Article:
[contacted by Peter D'Herdt]
Books of Peter Madsen (1958, Denmark) (in English):
Along the Way (Interpresse) Diary from Greenland (Frederik E. Publishers) Signe’s Christmas (with Johannes Mollehave, Danish Bible Society) The Son of Man (Danish Bible Society + sketchbook, private edition) The Story of Job (Danish Bible Society) The Story of a Mother (Carlsen Publishers) Valhalla (13 comics, Interpresse/Harlekin Publishers/Carlsen Comics)

Thanks for the mail.
I am happy to hear that you are familiar with some of my work, although I have done quite a lot more than the (very early) 3 albums you have seen... I hope one day to be able to publish more books in Dutch if I can find a publisher...
Do I know Franquin? Absolutely — and he was in many ways my entry into the wonderful world of comics!
I will gladly try to answer your questions. Here you go:

What makes Franquin so special?

His humanity and his ability to see the world from a child's perspective.
To me the ultimate proof of his position as a supreme humourist was a cartoon he made of himself standing with an oldfashioned clock with a chain that he had taken out of his pocket exclaiming something like: "Gosh, I didn’t know it was this late!" Only... it wasn't a clock but his heart and the chain was the coronary artery — only a world class humourist would be able to laugh at himself in a serious situation like that! Besides — a true humourist (and humanist) laughs at himself first!
What was your first contact with the man his work? What do you remember of it? Did you met him personal?
When I was a child Franquin's work wasn't published in Danish. I saw some of his books in French, bought them from a French bookstore in Copenhagen with my pocket money and litterally learned French through reading his comics with a dictionary! Later on I got Comment on Devient Créateur de Bande Dessinée, a book in which Philippe Vandooren asks Franquin and Gillain (Jijé, pd'h) questions about their profession. My mother helped me to translate the book. I was about 15 years old and it was a huge inspiration!
Later on I was lucky to meet Franquin at a couple of occasions. Once I visited him in Brussels. I remember that I had this picture in my head that his house would look something like the castle of Champignac — and I was very disappointed when I saw that he lived in a modern appartment with very cool designer furniture (but actually — if you study his comics you can easily spot his fascination with futuristic design also). However — when we entered his studio there was exactly the environment I had imagined — the old table, the scraps of paper with doodles etc. He was working on a page of Idées Noires and I was thrilled to see that it was made almost in the same size as the printed page — with a huge amount of details! His waste basket was full of discharded doodles — and I was dying to pick them up — but asking for a sketch would make me a mere "fan" instead of a "colleague". As much as I would have loved to have one of those drawings I have never regretted that I didn't ask him. The experience of being there and feeling that we were "fellow artists" was fantastic!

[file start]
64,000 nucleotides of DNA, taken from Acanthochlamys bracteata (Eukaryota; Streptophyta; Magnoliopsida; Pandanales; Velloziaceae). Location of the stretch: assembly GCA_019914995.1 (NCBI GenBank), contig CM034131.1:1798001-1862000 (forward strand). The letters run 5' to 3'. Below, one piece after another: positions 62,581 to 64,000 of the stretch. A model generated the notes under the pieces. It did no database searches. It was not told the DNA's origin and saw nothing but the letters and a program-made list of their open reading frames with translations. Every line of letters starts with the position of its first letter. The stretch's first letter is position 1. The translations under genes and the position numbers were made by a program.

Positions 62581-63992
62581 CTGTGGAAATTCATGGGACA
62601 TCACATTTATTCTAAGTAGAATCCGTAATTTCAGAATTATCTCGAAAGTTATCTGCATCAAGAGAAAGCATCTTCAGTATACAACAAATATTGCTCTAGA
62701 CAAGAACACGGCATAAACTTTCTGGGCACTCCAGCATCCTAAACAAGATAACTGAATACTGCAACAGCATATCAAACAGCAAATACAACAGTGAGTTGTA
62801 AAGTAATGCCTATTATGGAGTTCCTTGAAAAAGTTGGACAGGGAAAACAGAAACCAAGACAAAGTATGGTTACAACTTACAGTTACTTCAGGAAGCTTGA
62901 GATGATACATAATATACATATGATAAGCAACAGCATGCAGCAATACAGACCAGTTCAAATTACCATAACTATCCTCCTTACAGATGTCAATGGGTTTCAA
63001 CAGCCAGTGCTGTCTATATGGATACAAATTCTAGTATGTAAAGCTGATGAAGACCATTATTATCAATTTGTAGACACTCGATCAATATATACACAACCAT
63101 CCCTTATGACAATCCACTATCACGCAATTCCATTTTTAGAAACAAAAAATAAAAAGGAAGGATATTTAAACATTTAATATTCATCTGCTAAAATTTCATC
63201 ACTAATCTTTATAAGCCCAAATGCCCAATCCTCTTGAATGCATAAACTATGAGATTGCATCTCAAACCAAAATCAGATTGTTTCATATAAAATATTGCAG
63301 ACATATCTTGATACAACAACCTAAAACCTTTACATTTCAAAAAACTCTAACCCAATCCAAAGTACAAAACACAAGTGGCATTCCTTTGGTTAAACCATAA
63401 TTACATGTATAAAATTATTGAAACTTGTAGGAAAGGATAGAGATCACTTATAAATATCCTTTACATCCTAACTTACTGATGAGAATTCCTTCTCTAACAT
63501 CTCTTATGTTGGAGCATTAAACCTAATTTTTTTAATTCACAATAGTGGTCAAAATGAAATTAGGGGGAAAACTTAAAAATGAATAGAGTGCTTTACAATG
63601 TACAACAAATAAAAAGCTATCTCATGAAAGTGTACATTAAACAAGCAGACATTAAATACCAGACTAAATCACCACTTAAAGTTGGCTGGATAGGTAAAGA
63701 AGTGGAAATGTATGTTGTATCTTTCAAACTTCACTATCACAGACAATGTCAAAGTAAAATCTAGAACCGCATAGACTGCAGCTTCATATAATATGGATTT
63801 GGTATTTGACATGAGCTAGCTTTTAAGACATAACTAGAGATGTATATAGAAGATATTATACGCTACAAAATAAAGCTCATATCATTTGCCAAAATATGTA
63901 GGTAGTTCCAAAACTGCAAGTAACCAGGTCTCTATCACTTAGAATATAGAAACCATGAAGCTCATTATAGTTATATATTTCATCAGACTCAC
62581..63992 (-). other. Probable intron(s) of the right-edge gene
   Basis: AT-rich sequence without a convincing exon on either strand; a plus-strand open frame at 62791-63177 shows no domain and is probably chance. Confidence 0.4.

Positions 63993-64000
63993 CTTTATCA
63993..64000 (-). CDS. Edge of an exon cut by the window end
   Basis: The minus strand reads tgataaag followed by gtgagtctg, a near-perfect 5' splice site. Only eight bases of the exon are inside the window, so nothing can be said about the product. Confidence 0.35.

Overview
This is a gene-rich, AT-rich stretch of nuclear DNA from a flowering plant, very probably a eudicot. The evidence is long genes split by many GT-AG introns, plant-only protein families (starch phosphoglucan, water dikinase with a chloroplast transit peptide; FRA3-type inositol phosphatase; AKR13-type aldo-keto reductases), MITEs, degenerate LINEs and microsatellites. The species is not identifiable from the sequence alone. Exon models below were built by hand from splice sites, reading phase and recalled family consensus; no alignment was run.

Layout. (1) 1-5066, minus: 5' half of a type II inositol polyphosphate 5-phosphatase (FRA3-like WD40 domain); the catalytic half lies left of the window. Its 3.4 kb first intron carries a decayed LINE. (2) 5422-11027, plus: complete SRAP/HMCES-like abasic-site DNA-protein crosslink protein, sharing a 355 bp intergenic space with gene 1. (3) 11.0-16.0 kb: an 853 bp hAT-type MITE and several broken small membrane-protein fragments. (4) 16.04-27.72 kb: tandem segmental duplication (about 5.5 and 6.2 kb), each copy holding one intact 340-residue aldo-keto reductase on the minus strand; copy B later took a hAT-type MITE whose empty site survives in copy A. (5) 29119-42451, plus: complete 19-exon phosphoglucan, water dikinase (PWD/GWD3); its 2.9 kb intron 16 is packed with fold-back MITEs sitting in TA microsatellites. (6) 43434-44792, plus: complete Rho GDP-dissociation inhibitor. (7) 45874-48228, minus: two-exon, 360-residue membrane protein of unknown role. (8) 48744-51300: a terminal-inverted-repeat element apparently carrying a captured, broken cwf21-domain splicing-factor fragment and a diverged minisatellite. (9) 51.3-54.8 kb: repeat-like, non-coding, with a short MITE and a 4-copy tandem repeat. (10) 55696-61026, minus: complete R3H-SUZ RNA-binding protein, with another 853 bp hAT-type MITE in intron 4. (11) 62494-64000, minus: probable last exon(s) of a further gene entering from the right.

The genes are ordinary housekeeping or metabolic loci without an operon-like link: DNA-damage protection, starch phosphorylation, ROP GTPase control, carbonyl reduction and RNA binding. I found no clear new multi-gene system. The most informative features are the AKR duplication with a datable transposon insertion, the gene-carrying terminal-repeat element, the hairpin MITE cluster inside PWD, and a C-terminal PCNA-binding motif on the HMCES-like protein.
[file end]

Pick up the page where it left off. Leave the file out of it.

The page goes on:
What is your favourable Franquin album, - adventure, - joke or - character and why? 
My favorite character is the little Noël (I don’t know his name in Dutch) from a very romantic Christmas story that I think was called Noël et l’Elaoin Shrédu (Sdrétu, pd'h) or something like that.
My favorite Spirou album is very predictable: Le Nid des Marsupilamis.
Has Franquin influenced your work?
Yes, a lot. I studied his way of drawing in every detail and probably learned a lot by copying him. Later on I luckily got other "heroes" that I copied for a while and (hopefully) I have gradually been able to let go of the influences and find my own solutions. The thing is — Franquin had his own special way of drawing a cow for instance. But it was his own unique way and he probably found it after days or weeks of studies. A lot of the details are not at all naturalistic (the mouth for instance) but the finished creature looks just right and is a perfect caricature of a cow. However, when somebody else copies it (and there are a lot of "Franquin cows" out there in other comics) it rings false because the drawing is not based on personal observations like his. There are no shortcuts, we all have to make our own observations!

What impact has Franquin on the comic world today?
I think he has shown us all that it is possible to create a totally personal vision.
All in his comics have been through his "filter". He didn’t just make small guys with big noses, all his characters are human beings with personalities, all his animals are personalities — and even the "dead" things, like buildings or cars are caricatures that bear his stamp — his vision!
When I look at his comics they always make me want to work harder — and they remind me of how much fun this work is!

[vertaald door David Steenhuyse]